In conducting jihad, Muslims are exhorted to fulfill their promises to those with whom they have an accord; treachery is not accepted as a means of securing the upper hand, even in battle. Allah Almighty says:

“O you who believe! Fulfill (all) obligations.” (The Quran 5 : 1)

“…(but the treaties are) not dissolved with those Unbelievers with whom you have entered into alliance and who have not subsequently failed you in aught, nor aided any one against you. So fulfill your engagements with them to the end of their term: for Allah loves the righteous.” (The Quran 9: 4)

In the Quran, God also commands Muslims to be good to those who do not wage war against them,

“God forbids you not, with regards to those who fight you not for (your) Faith nor drive you out of your homes, from dealing kindly and justly with them: for Allah loves those who are just. Allah only forbids you, with regard to those who fight you for (your) Faith, and drive you out of your homes, and support (others) in driving you out, from turning to them (for friendship and protection). It is such as turn to them (in these circumstances), that do wrong. ” (The Holy Quran 60: 8 – 9)

God even favours being forgiving in war. A good example of this was when Prophet Muhammad forgave and spared the people of Mecca upon taking over the city, even though they had caused Muslims much pain before.

Islam acknowledges the weakness of Man who, by nature, will make mistakes, is forgetful, and prone to commit sins. Prophet Muhammad said:

“If you do not commit sin, then Allah will bring forth a group that will commit sin until they begged for forgiveness from Allah, and Allah will forgive them” (Narrated by Muslim)

Prophet Muhammad also taught that vice has various types. A person should not be completely condemned, instead he should be judged on the type of wrongdoing committed.

Islam rejects the practice of generally labelling every sin as kufur (infidels), especially when accompanied by physical, verbal or emotional abuse, as these inhibit repentance and keep man away from religion.

In this respect, God says:

“It is part of the Mercy of Allah that you do deal gently with them. Were you severe or harsh-hearted, they would have broken away from about you; so pass over (their faults), and ask for (Allah’s) forgiveness for them; and consult them in affairs (of the moment).” (The Quran 3: 159)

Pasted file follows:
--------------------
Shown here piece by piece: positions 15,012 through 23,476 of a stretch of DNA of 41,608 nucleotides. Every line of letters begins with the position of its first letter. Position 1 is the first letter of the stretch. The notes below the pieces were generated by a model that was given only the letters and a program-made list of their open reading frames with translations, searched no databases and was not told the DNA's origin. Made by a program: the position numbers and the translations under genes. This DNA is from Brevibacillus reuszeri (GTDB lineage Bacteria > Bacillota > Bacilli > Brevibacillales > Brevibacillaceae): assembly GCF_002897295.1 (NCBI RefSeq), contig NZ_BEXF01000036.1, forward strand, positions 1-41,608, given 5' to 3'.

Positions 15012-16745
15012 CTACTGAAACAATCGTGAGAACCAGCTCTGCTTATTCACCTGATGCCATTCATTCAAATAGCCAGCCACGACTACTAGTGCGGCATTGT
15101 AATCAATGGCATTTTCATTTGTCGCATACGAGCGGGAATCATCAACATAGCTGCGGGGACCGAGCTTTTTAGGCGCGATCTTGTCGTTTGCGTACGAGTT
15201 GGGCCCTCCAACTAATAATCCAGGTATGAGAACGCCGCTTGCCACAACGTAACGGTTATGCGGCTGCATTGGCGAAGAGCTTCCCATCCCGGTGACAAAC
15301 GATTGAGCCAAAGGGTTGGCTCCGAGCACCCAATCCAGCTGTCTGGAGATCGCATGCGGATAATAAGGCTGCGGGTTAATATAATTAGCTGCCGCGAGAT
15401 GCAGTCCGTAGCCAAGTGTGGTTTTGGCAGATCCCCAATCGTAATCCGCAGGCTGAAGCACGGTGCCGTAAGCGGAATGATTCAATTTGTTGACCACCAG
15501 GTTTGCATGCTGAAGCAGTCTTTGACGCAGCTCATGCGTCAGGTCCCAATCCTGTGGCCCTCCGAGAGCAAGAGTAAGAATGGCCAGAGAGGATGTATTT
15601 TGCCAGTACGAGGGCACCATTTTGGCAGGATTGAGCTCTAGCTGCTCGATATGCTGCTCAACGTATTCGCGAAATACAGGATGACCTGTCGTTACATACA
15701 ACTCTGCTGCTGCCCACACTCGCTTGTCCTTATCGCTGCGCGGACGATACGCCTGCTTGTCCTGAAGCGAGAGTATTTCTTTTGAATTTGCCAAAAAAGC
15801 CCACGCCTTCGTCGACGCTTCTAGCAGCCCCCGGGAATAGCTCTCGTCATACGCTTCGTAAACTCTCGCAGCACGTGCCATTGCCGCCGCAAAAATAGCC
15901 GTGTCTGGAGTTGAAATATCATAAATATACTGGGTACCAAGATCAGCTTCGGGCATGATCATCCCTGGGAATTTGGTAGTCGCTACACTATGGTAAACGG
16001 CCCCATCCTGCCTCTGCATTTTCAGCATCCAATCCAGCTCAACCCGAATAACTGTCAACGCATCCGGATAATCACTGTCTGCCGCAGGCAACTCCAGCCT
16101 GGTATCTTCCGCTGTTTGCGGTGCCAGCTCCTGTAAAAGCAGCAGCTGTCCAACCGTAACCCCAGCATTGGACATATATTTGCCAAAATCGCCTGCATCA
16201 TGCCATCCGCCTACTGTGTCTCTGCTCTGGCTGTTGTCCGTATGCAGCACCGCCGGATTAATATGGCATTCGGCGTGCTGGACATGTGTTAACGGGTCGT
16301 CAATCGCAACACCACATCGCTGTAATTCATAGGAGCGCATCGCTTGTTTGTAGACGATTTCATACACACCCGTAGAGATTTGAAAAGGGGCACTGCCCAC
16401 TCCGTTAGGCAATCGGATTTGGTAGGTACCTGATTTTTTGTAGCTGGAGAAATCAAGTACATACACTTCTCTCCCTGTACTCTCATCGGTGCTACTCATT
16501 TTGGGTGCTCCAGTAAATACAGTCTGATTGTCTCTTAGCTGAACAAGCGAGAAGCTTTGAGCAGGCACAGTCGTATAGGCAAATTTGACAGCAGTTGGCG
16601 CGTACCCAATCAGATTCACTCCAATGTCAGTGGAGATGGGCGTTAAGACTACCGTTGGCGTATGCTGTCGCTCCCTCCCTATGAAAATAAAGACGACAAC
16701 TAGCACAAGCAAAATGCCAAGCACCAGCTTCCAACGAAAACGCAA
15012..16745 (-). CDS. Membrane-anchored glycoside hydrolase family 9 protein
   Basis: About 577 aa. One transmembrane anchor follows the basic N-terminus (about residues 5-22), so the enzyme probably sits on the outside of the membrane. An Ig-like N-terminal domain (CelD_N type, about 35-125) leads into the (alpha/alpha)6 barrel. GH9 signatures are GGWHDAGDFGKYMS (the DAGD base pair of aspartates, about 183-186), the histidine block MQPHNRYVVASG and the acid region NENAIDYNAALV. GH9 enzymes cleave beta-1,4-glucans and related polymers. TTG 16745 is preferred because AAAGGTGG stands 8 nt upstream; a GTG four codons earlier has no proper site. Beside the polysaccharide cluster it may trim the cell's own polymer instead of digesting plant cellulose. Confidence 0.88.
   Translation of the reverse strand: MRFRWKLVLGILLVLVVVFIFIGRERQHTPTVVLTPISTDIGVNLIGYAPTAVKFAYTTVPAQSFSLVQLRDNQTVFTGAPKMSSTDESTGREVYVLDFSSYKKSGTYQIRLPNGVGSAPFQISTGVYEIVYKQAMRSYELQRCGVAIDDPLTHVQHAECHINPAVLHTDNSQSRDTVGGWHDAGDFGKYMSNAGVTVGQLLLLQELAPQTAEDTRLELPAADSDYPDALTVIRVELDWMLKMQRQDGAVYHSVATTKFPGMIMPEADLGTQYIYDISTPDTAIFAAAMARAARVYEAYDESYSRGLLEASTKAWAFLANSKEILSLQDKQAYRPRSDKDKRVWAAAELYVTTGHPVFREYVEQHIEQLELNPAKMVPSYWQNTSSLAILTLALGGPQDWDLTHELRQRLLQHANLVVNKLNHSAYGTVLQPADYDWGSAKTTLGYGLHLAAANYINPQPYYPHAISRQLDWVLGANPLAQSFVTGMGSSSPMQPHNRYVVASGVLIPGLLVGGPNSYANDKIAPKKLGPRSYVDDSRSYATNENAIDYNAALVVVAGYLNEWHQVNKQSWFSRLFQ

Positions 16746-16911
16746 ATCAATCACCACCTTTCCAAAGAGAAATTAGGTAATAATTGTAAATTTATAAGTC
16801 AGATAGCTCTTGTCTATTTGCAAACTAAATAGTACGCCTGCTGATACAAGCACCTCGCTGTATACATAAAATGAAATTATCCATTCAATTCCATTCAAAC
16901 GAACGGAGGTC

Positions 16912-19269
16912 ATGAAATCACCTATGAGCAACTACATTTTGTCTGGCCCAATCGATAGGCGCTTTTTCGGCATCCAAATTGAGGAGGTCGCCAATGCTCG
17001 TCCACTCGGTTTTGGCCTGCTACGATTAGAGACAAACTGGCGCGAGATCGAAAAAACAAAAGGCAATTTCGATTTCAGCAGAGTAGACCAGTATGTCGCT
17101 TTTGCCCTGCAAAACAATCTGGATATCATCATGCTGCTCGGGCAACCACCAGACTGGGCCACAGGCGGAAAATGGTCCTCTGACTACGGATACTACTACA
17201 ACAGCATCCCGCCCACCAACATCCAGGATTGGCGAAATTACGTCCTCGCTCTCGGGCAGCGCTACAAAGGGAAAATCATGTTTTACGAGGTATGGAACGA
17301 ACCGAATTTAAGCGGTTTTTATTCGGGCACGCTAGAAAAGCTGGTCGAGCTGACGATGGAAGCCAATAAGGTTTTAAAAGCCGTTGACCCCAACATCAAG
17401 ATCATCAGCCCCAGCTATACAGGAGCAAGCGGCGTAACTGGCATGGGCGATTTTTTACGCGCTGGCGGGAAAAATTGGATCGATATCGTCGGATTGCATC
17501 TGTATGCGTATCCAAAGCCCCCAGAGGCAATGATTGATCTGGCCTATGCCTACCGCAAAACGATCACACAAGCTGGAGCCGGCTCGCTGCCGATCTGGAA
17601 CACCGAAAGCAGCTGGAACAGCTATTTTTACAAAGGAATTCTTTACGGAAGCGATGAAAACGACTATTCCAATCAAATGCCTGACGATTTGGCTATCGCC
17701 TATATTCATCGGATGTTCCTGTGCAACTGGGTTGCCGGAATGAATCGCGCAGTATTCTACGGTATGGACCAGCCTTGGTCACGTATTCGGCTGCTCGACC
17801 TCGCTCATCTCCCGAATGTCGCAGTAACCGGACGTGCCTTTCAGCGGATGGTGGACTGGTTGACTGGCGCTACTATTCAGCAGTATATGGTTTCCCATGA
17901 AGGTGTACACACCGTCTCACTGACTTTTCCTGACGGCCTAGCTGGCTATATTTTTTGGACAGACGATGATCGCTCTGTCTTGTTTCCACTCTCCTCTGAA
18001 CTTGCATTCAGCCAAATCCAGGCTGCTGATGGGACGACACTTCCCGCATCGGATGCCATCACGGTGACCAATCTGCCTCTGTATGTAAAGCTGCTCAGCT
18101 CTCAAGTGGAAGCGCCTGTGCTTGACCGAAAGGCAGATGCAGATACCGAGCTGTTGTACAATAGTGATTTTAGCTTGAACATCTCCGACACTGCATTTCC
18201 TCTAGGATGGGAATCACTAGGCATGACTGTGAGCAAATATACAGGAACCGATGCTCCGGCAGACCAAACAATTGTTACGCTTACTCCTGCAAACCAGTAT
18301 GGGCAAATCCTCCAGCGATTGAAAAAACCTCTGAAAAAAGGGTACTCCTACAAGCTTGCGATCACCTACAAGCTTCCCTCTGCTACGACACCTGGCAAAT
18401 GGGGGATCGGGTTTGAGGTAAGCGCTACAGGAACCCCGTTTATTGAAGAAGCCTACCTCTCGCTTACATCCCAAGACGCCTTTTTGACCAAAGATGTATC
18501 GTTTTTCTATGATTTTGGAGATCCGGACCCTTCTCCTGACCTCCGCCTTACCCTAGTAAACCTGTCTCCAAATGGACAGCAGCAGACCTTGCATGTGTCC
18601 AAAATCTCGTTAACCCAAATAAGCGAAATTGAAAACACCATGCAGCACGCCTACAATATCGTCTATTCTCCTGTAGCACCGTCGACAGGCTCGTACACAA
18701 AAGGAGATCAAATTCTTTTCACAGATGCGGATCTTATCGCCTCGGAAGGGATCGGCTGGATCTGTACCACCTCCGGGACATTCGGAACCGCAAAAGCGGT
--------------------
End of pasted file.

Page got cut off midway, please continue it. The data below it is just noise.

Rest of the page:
The attitude of Islam towards those who commit vice is not to scold or label them by negative labels, but to explain their errors, and encourage them to repent and improve their way of life.

The above are just some of the illustrations of Islam’s gentleness in dealing with various types of people, whether Muslims or non-Muslims.

History has recorded many episodes where people embraced Islam in hordes, as demonstrated in the Malay Archipelago; not because they had been threatened, or because of the might of the sword. There were even nations which once opposed Islam, but later embraced it without being coerced, as in the case of the Mongols.

Islam favours gentleness and graciousness as much as it rejects harshness.

———————————-

Adaptation from Seminar Paper 3 presented in the Convention of Ulama organised by PERGAS on 13 – 14 September 2003 which was written by me.

Read also Dr. Yusuf Al-Qaradawi, Islamic Awakening between Rejection and Extremism, available at http://www.youngmuslims.ca/online_library/books/iabrae/index.htm

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About Muhammad Haniff Hassan

Muhammad Haniff Bin Hassan is a Fellow. He holds a PhD and M.Sc. in Strategic Studies at the S. Rajaratnam School of International Studies (previously known as the Institute of Defence and Strategic Studies), Nanyang Technological University. He received his early education in Aljunied Islamic School. He then continued his tertiary education at the Faculty of Islamic Studies, National University of Malaysia, with honours in Syar`iah and Civil law. Mr. Haniff is also active in social activities as a member of the Islamic Religious Council Appeal Board, HSBC Insurance Islamic Advisory Board from 2000 to 2014, Association of Islamic Religious Teachers and Scholars of Singapore (PERGAS) and Management Committee of Al-Irsyad Islamic School. He writes extensively in Berita Harian (a local Malay newspaper) and has also published articles in The Straits Times. He has published six books in his name, co-authored a monograph and helped publish two books for PERGAS and the Islamic Religious Council of Singapore. His personal website in Malay is at www.haniff.sg